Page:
The Bread Arches of San Biagio Platani and Palm Sunday in Caccamo

The Bread Arches of San Biagio Platani and Palm Sunday in Caccamo

The Bread Arches of San Biagio Platani and Palm Sunday in Caccamo

In the period of Holy Easter, a deeply felt holiday in Sicily, several towns, especially in the hinterland, are preparing to relive the moments of Christ’s passion, through the traditions and cultures of the place. In some areas of Sicily, however, there are also other traditions and we want to reveal a couple of them to you.

San Biagio Platani is a small town in the province of Agrigento, where characteristic arches made using bamboo, willow, or agave canes are set up every year, on the main street, during the Easter period. The two historic congregations of the Signurara and Madunnara build the arches decorated and enriched with “mosaics” made with very simple raw materials, such as legumes, cereals, dates, pasta, and bread. These are real masterpieces that are certainly very characteristic and, for this very reason, remain on display waiting to be rearranged the following year.

But where does this tradition come from?

It would seem that as early as 1700 the Bread Arches were exhibited on the occasion of the Easter celebrations to welcome the great feudal lords who came to collect taxes and duties. With the exhibition of these artistic masterpieces, “rich, precious but also simple and genuine”, the peasants, in addition to wanting to represent Christ’s victory over death, demonstrated the desire to get out of the condition of poverty and misery in which they lived, wishing a more prosperous future.

Moving to the province of Palermo, another destination not to be missed is Caccamo, a medieval village with a thousand-year history that stands on the side of a charming hill, the last slope of Monte San Calogero, just over 7 km from the Tyrrhenian coast of Termini Imerese. This village is not yet a popular destination for travelers, but with its historical center and its medieval castle, it is certainly worth a stop during a stay in Sicily.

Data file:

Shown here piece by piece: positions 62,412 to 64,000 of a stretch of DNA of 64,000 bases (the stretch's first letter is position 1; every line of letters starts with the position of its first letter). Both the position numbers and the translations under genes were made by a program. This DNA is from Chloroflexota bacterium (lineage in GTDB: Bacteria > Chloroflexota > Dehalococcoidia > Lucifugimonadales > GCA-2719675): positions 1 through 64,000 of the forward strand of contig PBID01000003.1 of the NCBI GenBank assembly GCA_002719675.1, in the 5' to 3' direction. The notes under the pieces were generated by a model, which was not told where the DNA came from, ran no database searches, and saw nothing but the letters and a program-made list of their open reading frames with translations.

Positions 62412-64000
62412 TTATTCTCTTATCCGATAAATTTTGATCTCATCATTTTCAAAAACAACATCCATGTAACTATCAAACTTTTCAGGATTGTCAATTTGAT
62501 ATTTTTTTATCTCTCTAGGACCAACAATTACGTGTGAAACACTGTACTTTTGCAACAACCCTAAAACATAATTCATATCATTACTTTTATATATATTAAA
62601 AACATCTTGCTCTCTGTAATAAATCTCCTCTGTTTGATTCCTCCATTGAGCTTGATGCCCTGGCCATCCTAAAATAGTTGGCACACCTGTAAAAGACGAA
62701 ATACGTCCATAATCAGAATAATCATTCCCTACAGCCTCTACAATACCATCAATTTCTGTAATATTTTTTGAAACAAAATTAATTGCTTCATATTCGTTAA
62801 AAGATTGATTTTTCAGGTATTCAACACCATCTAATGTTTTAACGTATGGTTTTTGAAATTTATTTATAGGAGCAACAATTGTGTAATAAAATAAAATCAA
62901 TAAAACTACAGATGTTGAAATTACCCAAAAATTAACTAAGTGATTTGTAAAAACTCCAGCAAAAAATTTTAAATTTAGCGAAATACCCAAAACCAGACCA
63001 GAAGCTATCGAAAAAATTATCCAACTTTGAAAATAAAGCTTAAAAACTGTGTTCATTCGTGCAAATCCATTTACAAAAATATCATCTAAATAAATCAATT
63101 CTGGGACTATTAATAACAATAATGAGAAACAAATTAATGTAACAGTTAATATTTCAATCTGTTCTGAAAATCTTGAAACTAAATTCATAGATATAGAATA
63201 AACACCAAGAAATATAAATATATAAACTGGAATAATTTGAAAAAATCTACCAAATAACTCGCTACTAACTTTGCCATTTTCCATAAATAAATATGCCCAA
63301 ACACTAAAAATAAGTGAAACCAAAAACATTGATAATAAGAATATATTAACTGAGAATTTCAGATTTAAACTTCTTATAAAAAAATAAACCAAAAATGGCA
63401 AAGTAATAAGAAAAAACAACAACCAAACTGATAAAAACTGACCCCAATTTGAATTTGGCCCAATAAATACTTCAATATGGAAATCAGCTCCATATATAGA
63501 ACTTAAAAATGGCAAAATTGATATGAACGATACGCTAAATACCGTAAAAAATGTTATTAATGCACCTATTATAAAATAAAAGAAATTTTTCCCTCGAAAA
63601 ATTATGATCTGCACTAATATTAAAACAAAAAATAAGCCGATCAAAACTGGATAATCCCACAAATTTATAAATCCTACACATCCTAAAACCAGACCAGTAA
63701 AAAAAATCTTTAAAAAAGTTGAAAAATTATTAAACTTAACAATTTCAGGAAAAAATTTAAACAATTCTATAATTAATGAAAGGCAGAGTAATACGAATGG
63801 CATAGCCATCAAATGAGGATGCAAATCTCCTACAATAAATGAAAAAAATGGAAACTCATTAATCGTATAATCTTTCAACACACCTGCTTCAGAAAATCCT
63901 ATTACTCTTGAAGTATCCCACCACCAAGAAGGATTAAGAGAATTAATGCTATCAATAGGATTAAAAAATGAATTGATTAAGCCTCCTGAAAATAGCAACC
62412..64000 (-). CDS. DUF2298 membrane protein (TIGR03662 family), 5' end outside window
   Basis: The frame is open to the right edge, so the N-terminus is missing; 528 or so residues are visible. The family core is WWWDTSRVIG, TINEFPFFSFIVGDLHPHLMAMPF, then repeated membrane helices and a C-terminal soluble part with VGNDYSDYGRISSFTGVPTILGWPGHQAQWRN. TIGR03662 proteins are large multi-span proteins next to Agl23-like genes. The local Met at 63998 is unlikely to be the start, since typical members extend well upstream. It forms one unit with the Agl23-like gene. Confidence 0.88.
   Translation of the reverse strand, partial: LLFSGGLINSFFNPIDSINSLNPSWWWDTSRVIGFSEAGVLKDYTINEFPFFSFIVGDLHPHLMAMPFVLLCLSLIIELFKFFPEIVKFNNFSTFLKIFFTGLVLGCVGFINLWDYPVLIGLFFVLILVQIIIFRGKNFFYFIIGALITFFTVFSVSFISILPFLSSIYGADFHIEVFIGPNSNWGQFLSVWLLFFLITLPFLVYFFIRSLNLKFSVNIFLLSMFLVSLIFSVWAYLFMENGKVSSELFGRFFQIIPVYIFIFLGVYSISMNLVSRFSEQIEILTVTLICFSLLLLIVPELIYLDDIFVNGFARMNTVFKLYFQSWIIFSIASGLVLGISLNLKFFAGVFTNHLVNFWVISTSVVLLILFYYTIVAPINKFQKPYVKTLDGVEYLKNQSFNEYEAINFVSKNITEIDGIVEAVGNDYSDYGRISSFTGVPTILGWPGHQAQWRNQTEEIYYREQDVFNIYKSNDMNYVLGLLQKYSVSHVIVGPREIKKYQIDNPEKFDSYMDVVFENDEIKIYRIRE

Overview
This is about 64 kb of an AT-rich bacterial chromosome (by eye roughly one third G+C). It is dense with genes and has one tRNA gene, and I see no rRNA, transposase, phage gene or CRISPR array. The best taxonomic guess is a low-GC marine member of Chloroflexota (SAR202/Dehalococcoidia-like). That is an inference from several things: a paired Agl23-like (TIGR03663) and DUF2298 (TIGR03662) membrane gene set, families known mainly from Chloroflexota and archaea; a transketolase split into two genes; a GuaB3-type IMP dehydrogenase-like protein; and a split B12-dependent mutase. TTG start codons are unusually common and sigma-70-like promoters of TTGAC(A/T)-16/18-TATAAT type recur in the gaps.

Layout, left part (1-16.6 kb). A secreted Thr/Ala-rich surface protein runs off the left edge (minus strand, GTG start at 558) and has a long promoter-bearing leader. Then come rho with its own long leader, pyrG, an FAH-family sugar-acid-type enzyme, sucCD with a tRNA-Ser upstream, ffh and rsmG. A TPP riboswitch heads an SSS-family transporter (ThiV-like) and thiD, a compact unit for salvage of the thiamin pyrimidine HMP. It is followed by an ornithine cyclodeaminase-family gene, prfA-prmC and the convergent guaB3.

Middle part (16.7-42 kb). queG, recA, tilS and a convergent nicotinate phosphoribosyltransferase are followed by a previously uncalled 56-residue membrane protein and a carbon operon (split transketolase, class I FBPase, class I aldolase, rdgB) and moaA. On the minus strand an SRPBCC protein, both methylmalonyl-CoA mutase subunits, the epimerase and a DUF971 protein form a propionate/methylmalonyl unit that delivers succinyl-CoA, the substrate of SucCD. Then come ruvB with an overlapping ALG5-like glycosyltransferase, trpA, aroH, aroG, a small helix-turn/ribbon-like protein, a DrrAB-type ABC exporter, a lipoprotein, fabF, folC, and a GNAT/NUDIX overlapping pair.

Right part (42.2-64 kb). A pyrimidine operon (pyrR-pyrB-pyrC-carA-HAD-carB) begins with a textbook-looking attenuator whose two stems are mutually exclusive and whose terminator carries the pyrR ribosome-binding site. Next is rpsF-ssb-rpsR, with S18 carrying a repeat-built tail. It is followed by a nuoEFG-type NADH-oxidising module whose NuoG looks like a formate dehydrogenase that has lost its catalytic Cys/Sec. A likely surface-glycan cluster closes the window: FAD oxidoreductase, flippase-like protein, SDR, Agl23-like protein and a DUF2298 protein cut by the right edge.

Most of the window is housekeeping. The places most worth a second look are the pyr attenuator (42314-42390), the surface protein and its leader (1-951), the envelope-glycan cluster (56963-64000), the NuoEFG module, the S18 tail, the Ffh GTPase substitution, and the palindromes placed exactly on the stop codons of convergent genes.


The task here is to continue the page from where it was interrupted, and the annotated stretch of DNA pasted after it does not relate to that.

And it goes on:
Here, on Palm Sunday take place the procession called “U’ Signuruzzu a cavaddu “ which is a reenactment, probably of Byzantine origin, of Christ’s entry into Jerusalem. Compared to many other processions, its originality consists in the fact that both Jesus and the 12 apostles are represented by children: a parade opened by an altar boy who, on the back of a donkey, blesses the bystanders and announces the coming of Christ to earth.

A long procession accompanied by the band runs through the entire historic center making stops in 5 churches where the different tolling of many bells resound (at the beginning of the 1900s Caccamo had 46 churches and 77 bells!), before arriving at the square of the Mother Church where all the palm trees will be blessed.

We have revealed some Easter traditions, you just have to come to Sicily to discover the magic of Holy Week!

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